Table Tennis Rules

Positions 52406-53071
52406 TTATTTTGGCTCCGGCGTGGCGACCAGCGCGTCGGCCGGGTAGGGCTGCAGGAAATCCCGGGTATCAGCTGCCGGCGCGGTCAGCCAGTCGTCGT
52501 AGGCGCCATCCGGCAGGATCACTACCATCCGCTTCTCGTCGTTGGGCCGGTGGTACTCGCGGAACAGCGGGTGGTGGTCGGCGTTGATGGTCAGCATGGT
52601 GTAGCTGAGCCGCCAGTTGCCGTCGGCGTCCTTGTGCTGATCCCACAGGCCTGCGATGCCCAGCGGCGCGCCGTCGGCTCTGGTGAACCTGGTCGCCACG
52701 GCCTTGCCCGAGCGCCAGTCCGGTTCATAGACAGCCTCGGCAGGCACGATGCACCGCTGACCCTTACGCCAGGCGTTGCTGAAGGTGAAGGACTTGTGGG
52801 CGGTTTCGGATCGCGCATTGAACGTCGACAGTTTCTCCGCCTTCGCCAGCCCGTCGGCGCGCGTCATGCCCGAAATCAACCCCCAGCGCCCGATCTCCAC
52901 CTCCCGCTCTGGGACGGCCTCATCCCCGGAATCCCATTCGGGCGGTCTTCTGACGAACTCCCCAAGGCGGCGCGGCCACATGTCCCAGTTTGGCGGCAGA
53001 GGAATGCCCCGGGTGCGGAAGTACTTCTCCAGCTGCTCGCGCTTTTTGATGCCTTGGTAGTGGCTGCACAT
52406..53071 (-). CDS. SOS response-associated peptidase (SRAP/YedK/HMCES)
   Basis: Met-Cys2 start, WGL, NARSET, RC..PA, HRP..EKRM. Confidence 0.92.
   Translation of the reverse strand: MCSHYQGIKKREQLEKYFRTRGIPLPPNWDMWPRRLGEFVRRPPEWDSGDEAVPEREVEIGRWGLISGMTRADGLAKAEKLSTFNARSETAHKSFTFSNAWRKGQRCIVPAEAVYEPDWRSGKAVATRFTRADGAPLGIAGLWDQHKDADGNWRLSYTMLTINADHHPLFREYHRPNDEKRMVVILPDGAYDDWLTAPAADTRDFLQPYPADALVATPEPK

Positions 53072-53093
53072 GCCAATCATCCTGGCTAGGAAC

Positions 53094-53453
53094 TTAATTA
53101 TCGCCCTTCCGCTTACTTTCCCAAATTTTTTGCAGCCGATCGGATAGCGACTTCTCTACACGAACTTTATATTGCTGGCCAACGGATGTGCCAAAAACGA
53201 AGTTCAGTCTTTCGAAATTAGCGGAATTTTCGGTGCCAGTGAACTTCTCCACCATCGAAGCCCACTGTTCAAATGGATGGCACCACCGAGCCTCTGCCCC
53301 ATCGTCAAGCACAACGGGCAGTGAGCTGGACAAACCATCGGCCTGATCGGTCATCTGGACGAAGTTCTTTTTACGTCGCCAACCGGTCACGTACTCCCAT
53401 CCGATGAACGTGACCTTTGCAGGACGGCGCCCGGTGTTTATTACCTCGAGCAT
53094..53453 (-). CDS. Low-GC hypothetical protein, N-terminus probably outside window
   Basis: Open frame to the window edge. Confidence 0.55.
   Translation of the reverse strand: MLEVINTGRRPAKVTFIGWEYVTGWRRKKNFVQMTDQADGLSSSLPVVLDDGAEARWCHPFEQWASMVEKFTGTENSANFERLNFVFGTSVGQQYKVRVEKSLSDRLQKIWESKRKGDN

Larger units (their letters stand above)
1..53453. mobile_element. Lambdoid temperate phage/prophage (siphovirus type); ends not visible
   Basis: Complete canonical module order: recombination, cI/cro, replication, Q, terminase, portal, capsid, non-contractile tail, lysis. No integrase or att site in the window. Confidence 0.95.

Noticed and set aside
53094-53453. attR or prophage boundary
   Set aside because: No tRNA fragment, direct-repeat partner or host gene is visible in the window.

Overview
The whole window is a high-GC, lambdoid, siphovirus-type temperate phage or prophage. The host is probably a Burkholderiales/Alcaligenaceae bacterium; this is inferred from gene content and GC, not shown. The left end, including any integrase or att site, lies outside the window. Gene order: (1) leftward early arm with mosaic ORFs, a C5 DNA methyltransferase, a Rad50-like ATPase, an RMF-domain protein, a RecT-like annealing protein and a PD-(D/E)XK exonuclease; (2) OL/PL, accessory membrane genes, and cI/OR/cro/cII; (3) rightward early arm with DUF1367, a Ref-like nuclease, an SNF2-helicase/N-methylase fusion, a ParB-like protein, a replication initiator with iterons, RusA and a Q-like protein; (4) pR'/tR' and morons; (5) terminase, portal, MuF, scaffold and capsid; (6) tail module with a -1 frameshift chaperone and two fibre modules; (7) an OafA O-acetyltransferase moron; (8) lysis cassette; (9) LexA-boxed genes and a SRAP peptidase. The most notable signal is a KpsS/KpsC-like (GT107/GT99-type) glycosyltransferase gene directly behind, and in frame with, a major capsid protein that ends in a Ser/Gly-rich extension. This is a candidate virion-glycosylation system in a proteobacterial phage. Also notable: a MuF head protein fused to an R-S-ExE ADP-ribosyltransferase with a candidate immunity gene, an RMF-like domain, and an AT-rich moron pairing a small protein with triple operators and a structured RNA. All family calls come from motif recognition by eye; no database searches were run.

Starting a game According to ITTF rule 2.13.1, the first service is decided by lot,[22] normally a coin toss.[23] It is also common for one player (or the umpire/scorer) to hide the ball in one or the other hand (usually hidden under the table), allowing the other player to guess which hand the ball is in. The correct or incorrect guess gives the "winner" the option to choose to serve, receive, or to choose which side of the table to use. (A common but non-sanctioned method is for the players to play the ball back and forth four times and then play out the point. This is commonly referred to as "play to serve" or "rally to serve".) [edit]Service and return In game play, the player serving the ball commences a play.[24] The server first stands with the ball held on the open palm of the hand not carrying the racket, called the freehand, and tosses the ball directly upward without spin, at least 16 centimeters (approximately 6 inches) high.[25] The server strikes the ball with the racket on the ball's descent so that it touches first his court and then touches directly the receiver's court without touching the net assembly. In casual games, many players do not toss the ball upward; however, this is technically illegal and can give the serving player an unfair advantage. The ball must remain behind the endline and above the upper surface of the table, known as the playing surface, at all times during the service. The server cannot use his body or clothing to obstruct sight of the ball; the opponent and the umpire must have a clear view of the ball at all times. If the umpire is doubtful of the legality of a service they may first interrupt play and give a warning to the server. If the serve is a clear failure or is doubted again by the umpire after the warning, receiver scores a point. If the service is "good", then the receiver must make a "good" return by hitting the ball back before it bounces a second time on receiver's side of the table so that the ball passes the net and touches the opponent's court, either directly or after touching the net assembly.[26] Thereafter, the server and receiver must alternately make a return until the rally is over. Returning the serve is one of the most difficult parts of the game, as the server's first move is often the least predictable and thus most advantageous shot due to the numerous spin and speed choices at his or her disposal. [edit]Let A let is a rally of which the result is not scored, and is called in the following circumstances:[27] The ball touches the net in service, provided the service is otherwise correct or the ball is obstructed by the player on the receiving side. Obstruction means a player touches the ball when it is above or traveling towards the playing surface, not having touched the player's court since last being struck by the player. When the player on the receiving side is not ready and the service is delivered. Player's failure to make a service or a return or to comply with the Laws is due to a disturbance outside the control of the player. Play is interrupted by the umpire or assistant umpire. When time is an issue, some competitions only count a let if a player has over 10 points. If they have less, it counts as a fair shot. This can significantly increase the pace of game. [edit]Scoring A point is scored by the player for any of several results of the rally:[28] Opponent fails to make a correct service or return. After making a service or a return, the ball touches anything other than the net assembly before being struck by the opponent. The ball passes over the player's court or beyond his end line without touching his court, after being struck by the opponent. The opponent obstructs the ball. The opponent strikes the ball twice successively. Note that the hand that is holding the racket counts as part of the racket and that making a good return off one's hand or fingers is allowed. It is not a fault if the ball accidentally hits one's hand or fingers and then subsequently hits the racket. The opponent strikes the ball with a side of the racket blade whose surface is not covered with rubber. The opponent moves the playing surface or touches the net assembly. The opponent's free hand touches the playing surface. As a receiver under the expedite system, completing 13 returns in a rally.[29] The opponent has been warned by umpire commits a second offense in the same individual match or team match. If the third offence happens, 2 points will be given to the player.[30] If the individual match or the team match has not ended, any unused penalty points can be transferred to the next game of that match.[23] A game shall be won by the player first scoring 11 points unless both players score 10 points, when the game shall be won by the first player subsequently gaining a lead of 2 points. A match shall consist of the best of any odd number of games.[31] In competition play, matches are typically best of five or seven games. [edit]Alternation of services and ends Service alternates between opponents every two points (regardless of winner of the rally) until the end of the game, unless both players score 10 points or the expedite system is operated, when the sequences of serving and receiving stay the same but each player serves for only 1 point in turn.[32] Player serving first in a game shall receive first in the next game of the match. After each game, players switch sides of the table. In the last possible game of a match, for example the seventh game in a best of seven matches, players change ends when the first player scores 5 points, regardless of whose turn it is to serve. If the sequence of serving and receiving is out of turn or the ends is not changed, points scored in the wrong situation are still calculated and the game shall be resumed with the order at the score that has been reached.